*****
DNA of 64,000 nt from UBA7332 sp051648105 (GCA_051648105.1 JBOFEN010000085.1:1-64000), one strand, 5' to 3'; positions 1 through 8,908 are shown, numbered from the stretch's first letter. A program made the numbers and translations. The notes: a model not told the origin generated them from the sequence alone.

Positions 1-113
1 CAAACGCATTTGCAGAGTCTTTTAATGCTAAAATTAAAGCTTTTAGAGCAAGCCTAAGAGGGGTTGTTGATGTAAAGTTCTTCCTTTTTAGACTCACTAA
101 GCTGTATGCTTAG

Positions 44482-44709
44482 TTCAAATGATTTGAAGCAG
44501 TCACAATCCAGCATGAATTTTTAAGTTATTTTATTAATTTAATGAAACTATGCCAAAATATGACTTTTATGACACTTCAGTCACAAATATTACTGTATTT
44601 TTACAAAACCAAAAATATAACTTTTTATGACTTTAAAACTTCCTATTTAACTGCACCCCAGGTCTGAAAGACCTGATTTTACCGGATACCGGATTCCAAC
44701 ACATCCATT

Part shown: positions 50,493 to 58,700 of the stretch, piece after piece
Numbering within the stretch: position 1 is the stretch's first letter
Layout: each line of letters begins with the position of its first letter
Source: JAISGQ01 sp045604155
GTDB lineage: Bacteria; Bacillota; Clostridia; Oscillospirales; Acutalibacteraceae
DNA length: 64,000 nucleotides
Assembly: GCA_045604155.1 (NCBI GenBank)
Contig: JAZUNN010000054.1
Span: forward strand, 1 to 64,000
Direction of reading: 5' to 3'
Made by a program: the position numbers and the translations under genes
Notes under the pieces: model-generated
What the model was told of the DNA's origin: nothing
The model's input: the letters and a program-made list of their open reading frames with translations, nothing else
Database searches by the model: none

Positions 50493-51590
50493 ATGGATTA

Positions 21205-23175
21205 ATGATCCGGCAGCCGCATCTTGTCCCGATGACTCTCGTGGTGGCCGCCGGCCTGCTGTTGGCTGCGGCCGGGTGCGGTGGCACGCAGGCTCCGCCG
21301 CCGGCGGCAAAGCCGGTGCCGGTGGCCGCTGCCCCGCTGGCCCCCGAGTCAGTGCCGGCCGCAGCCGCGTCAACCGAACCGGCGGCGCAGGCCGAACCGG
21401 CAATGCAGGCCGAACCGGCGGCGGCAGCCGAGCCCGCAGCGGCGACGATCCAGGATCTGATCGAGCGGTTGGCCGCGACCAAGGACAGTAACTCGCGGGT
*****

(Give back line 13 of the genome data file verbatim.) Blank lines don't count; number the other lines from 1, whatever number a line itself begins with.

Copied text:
Source: JAISGQ01 sp045604155